Etiquette in Asia: How to Navigate Business Meetings

Wondering when to bow, when to avoid eye contact and when to clink glasses in Asia? The geography of doing business has centered in Asia for decades, but travelers still struggle with etiquette in many business hotspots where traditions run deep. For the Westerner road warrior, there are some key cultural differences to bear in mind when seeking camaraderie, respect, or simply a signed contract.

Handshakes are out – just bring your card.


It may sound simple, but knowing how to greet business associates in places like Tokyo, Hong Kong or Singapore is a delicate process that varies in style, but never in importance.

Across the seaboard, use both hands in giving and receiving business cards – using only one is considered flagrantly casual. Almost a step away from throwing. Take the time to acknowledge your associate by being thoughtful with the card – examine it for a full moment.


Hierarchy reigns.


Intently reading a business card is an excellent time to determine what you should call your new colleague. Asian businesspeople are keenly aware of position. Since titles are important, don’t guess – ask. Start with, “How should I address you?” Never use a client’s given name unless you’ve been invited to do so.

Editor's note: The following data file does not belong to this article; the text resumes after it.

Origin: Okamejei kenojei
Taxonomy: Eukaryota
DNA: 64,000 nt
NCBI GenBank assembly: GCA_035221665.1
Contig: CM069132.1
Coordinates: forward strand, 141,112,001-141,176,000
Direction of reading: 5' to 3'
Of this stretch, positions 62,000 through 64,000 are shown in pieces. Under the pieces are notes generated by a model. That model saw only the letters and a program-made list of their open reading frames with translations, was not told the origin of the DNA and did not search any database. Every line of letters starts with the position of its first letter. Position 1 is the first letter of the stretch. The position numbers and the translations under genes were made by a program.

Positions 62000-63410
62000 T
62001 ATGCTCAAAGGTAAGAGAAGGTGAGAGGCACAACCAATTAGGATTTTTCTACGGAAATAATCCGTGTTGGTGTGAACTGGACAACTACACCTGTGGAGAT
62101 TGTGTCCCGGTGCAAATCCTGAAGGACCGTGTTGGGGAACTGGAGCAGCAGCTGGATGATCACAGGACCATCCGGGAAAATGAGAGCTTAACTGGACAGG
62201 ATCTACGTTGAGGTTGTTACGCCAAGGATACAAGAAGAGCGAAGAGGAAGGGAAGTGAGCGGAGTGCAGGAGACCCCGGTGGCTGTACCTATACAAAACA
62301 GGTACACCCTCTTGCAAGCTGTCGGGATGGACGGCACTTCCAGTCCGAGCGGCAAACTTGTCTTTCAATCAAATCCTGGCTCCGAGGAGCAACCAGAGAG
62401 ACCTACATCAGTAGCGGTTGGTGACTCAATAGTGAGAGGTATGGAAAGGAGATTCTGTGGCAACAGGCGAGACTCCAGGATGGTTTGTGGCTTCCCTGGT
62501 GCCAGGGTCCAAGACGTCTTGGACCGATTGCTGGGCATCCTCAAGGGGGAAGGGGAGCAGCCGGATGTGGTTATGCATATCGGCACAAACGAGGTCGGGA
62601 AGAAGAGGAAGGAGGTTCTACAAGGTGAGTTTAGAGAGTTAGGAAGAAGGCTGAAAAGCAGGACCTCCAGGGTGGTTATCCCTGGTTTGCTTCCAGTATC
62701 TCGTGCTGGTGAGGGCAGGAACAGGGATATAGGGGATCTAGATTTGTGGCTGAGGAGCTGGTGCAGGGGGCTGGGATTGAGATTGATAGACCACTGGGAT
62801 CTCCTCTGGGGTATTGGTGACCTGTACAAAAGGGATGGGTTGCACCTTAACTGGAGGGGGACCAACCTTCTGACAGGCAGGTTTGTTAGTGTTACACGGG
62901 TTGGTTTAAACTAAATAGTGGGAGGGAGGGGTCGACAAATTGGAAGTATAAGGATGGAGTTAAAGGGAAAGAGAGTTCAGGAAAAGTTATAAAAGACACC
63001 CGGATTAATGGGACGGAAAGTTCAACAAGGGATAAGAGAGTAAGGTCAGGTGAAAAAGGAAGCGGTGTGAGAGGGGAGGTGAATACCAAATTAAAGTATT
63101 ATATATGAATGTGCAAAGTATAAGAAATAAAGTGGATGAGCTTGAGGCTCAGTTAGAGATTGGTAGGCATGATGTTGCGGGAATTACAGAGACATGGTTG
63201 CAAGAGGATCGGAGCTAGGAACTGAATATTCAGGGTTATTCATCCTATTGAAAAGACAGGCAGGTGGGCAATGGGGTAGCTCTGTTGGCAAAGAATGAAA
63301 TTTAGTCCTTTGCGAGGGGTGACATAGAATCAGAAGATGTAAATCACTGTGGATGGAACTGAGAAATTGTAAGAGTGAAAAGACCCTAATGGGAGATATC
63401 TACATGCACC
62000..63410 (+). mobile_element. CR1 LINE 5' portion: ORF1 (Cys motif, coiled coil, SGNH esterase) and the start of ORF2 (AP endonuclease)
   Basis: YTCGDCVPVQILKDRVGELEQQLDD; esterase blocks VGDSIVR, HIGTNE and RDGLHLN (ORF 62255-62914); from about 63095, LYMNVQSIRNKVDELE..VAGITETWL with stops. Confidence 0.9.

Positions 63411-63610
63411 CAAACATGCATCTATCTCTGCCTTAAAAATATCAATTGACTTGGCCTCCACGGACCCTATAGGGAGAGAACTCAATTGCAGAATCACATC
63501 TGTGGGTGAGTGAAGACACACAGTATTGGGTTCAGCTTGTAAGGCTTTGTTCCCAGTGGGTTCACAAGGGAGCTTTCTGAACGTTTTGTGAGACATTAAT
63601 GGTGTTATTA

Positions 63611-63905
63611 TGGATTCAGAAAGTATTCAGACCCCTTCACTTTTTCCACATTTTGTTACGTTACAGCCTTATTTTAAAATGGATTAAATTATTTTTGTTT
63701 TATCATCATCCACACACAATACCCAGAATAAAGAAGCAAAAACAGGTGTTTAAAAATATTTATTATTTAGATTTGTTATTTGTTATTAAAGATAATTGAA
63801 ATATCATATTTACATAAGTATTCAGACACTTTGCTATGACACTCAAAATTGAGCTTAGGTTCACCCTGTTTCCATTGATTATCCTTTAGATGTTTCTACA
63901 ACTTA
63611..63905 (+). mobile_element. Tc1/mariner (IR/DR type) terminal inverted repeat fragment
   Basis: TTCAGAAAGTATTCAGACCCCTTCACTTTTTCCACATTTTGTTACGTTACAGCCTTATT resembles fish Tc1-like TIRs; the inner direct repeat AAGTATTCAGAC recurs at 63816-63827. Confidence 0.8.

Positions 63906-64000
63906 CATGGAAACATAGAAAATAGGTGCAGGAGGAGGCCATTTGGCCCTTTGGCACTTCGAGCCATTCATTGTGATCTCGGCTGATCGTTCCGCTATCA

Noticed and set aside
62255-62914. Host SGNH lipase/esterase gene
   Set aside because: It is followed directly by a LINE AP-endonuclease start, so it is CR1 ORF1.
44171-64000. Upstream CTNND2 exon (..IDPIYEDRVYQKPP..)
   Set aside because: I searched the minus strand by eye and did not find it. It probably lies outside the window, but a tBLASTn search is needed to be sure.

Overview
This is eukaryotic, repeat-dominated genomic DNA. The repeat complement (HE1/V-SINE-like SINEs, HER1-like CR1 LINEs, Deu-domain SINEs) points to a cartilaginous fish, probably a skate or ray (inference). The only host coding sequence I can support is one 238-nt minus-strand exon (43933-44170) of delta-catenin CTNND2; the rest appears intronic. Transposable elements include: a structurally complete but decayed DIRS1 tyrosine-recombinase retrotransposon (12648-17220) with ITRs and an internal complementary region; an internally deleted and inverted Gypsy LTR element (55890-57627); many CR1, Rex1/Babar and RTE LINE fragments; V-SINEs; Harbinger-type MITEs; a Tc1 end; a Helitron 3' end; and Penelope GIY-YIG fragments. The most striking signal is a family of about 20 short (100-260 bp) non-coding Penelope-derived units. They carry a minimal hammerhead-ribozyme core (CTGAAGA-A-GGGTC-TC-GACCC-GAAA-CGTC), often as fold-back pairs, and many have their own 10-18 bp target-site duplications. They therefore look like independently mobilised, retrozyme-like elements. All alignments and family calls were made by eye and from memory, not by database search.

Also remember to keep the business card on the table, or place it in a cardholder. Either way, the card should remain “public” for the duration of your meeting. Stuffing it in your back pocket – near your rear end – is horribly rude.

The never-ending happy hour.

Socializing with Asian clients presents two grave risks to novice international travelers: karaoke and indigenous liquor. Both are common features of the business entertainment landscape.

If you are taken to a karaoke bar and asked to sing, don't refuse – it's poor form. If you’re tone deaf, odds are your turn on the microphone will end with your melody-free version of “Take Me Home, Country Roads.” Be a sport and get through it. Your associates will compliment you to no end.

They will cheer you on in other ways, too – usually with a glass in hand. Strong rice liquor is often used to toast visitors, particularly in China and Taiwan. In a group, it’s common for each member to share a toast with you and you alone.

Be warned, one drink can turn into five. Be careful. Never refuse a toast; instead, take measured sips and keep plenty of water near. For those who don’t drink, be aware you may be misunderstood. But toe the line for your personal preferences – just drink water. Your associates will be too polite to complain, but to save face, be sure to rock the karaoke mike.


Beware of temptation.

Businessmen should exercise caution in karaoke parlors where unattached young women in miniskirts wander. Be forewarned: some Asian clients will propose you seal a deal with more than a toast.

If you find yourself unwillingly in such a situation, plead an upset stomach. This saves face while providing another opportunity to praise the uncommon richness and abundance of the food – comments that are universally appreciated. Bruce Grenfell is Vice President of Security and Compliance Support Services at Concur and is an expert in Asian business travel.

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